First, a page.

Home, sweet home.

Dor
In a couple of weeks I’ll be witnessing the two year anniversary of my return to Ireland, after fifteen years in Amsterdam.

When I parachuted back into Irish life, in August 2015, I was clear in my head, that this (hopefully) triumphant return was merely to test the waters.

I had only ever intended to stay in the Netherlands for a couple of years. The fact that my time there ballooned to decades, didn’t alter my feeling that I was a transient. A temporary resident in the land of the clog. I knew that before I could acknowledge to myself, that perhaps I was now a permanent fixture in Amsterdam, that I would have to attempt living in Ireland again first.

Never previously having any desire or ambition to live in the Netherlands, it happened that, while job-hunting in Dublin in the year 2000, I was offered employment by a company – who said I could work either in Dublin or Amsterdam. Without pausing for thought, I replied ‘Amsterdam’.

A mere 30 days after my interview, I was landing in this new country, with my suitcases in tow. A plucky, little emigrant boy who’d left his wailing family, keening at the harbour back in mythical, mystical Ireland, lamenting the fact that they’d only ever see me again when the budget airline schedules favoured them.

The years rolled by so fast. Until one day in 2015 I decided ‘It’s time Murphy, get off your behind and do something.’ So I put my apartment on the market. Within a very short space of time it was sold. To help me process my impending departure I sublet a friend’s flat for two months to make my arrangements for my return. In August 2015, I left Amsterdam.

My initial plan was to try Ireland for a year.

However it became quickly apparent that one year was not going to be sufficient time to get my bearings. The first few months at home were spent at my mother’s – having no job or home lined up, upon my return. I soon sourced employment and accommodation in Dublin.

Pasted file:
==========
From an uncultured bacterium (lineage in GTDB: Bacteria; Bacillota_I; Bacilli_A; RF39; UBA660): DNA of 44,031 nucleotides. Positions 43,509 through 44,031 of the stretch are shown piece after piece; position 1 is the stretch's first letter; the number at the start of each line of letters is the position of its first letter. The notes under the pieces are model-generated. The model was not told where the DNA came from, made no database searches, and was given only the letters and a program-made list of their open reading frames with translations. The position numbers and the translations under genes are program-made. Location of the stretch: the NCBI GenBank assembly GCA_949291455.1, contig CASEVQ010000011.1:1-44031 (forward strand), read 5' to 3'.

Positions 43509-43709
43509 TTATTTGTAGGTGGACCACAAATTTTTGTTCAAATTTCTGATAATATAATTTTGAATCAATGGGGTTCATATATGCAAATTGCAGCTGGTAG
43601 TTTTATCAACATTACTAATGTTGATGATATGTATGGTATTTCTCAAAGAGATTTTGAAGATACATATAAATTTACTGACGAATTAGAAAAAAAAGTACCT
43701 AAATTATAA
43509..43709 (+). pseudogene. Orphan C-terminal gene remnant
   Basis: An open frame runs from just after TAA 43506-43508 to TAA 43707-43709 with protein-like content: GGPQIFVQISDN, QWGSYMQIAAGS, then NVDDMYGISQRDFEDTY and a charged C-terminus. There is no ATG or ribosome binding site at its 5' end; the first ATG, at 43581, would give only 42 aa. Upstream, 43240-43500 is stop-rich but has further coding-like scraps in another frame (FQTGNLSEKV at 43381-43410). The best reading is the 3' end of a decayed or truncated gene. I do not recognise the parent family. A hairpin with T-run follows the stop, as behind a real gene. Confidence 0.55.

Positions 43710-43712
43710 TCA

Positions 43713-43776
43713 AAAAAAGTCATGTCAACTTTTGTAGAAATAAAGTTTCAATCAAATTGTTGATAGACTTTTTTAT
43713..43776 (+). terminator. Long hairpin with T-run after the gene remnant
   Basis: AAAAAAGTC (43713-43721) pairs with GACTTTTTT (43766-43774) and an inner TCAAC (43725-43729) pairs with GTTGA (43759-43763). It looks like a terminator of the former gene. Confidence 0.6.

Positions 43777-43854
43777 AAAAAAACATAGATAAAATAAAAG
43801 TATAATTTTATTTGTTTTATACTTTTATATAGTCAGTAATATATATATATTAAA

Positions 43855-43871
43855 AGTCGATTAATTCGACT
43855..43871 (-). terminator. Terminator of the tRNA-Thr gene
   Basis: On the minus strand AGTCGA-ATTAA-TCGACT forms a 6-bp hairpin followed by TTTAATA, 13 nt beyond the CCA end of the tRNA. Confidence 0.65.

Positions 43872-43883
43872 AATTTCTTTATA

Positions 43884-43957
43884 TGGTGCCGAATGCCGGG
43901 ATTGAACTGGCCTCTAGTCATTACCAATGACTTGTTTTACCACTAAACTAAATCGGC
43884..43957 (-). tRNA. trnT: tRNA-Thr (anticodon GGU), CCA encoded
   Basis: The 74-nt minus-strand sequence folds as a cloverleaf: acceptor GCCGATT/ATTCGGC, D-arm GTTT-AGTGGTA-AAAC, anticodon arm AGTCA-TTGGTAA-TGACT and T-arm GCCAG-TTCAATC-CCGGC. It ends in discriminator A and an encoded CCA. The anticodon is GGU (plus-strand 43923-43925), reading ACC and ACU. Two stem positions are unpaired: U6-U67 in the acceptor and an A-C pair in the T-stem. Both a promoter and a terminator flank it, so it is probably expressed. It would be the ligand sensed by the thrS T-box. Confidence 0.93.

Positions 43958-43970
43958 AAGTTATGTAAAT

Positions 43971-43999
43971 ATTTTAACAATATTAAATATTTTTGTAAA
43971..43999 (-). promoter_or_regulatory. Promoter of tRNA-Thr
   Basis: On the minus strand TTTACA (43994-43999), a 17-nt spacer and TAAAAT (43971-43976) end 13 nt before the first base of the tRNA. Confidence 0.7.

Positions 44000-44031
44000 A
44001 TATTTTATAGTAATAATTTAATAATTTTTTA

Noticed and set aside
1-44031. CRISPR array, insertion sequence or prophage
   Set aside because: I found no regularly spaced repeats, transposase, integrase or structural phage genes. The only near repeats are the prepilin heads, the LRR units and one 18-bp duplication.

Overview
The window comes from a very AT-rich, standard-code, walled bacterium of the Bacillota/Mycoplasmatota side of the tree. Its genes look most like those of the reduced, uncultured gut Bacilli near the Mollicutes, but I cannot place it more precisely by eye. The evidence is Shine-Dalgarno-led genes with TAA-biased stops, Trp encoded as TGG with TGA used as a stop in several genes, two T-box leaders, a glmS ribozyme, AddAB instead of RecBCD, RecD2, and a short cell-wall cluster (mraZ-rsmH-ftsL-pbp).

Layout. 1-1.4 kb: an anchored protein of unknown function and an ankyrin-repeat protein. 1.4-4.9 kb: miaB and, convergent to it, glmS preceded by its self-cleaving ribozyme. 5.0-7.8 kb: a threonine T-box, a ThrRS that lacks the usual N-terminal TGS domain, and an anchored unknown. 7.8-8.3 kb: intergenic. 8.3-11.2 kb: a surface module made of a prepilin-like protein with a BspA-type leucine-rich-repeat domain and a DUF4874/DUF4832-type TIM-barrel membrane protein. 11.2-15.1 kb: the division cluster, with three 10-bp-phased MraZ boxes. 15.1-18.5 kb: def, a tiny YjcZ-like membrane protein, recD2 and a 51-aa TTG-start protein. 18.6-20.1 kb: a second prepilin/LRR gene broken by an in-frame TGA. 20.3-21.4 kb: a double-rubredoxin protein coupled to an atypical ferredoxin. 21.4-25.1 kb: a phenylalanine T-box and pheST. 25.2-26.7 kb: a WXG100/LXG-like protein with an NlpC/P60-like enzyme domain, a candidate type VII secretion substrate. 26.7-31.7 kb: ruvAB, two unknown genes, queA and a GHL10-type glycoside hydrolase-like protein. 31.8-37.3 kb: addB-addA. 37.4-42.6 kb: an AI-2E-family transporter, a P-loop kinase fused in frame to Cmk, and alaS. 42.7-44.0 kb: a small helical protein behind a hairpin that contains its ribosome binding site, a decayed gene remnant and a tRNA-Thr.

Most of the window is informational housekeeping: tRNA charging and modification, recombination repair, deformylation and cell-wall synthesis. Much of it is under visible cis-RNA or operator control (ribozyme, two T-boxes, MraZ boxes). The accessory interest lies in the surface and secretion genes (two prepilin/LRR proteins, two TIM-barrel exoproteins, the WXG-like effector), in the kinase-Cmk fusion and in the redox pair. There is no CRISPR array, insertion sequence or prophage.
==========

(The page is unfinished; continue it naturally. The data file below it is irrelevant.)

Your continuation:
Those first months in our nation’s capital were probably the bleakest time of my life, ever. It was November – the start of winter, and my least favourite month; I was sharing a flat with an insane, wretch I nicknamed Flatenemy; I was working in a job on the outskirts with colleagues who all seemed like settled suburbanites. I had some friends in Dublin which was a  saving grace – but other old friendships simply couldn’t cope with the reality of my magical reappearance in Ireland – they dissolved into the ether.

Meanwhile I was acutely conscious of what I had left behind in Amsterdam – the life I’d built over many years. I knew that visitors from Amsterdam would be scarce – it was me that was running away – therefore it would be my job to visit – the same as it had been when I left Ireland all those years before. What had I done? Had I lost my senses?

A friend advised me that two years in Ireland was probably a more realistic timeframe to spend at home before making any decisions about whether the return had been successful.

And has it been successful? Well I have absolutely no idea.

On plus side I have rekindled some old friendships; made new friends; written and performed in more theatre pieces than I have in my life to date. I live alone in a very centrally located apartment, have a good social life. I have an interesting life.

On the minus side – I still work in the  suburbs. I am not sure I want to live in Dublin – things are exciting here, but day-to-day life is not for the faint hearted – either in terms of cost of living, or quality of life.

I still miss Amsterdam – I guess I always will. But I miss it much less than I used to. I can always move back (and not feel like a failure if I do, having given Ireland, two full years), but I am not sure that would be a good decision. It would be great to be close to my friends again, but I’ve got friends here now too.

I could stay in Dublin. This might be the wisest option?

I could stay in Ireland, but not in Dublin – and try life back in my old hometown of Limerick as was my original plan when I returned?

I could try Manchester – potentially the least wise choice, as it would be starting from scratch all over again, in Brexitland. I’m not sure I’d want to subject myself to that? Although I have always fancied myself as Manchester resident.

No pressure to make a decision. Anyway the wind blows I suppose.

But for the moment, Dublin.

3 thoughts on “Home, sweet home.

  1. Having friends on both sides of the pond is a pretty lucky way to be, really! It struck me recently how lucky I am to feel at home in more than one country. It means no matter what happens, I’ll have somewhere to go home to!
    I’m intrigued by this Manchester idea..

    Liked by 1 person

  2. Lovely piece Simon. I haven’t been reading your pieces lately because eI have been in the depths of Wiltshire – no wifi. I think you are experiencing the everlasting trauma of a migrant which I think all Ex-Pats endure. It’s nice to be back reading your blog again love Polly xxx

    Like

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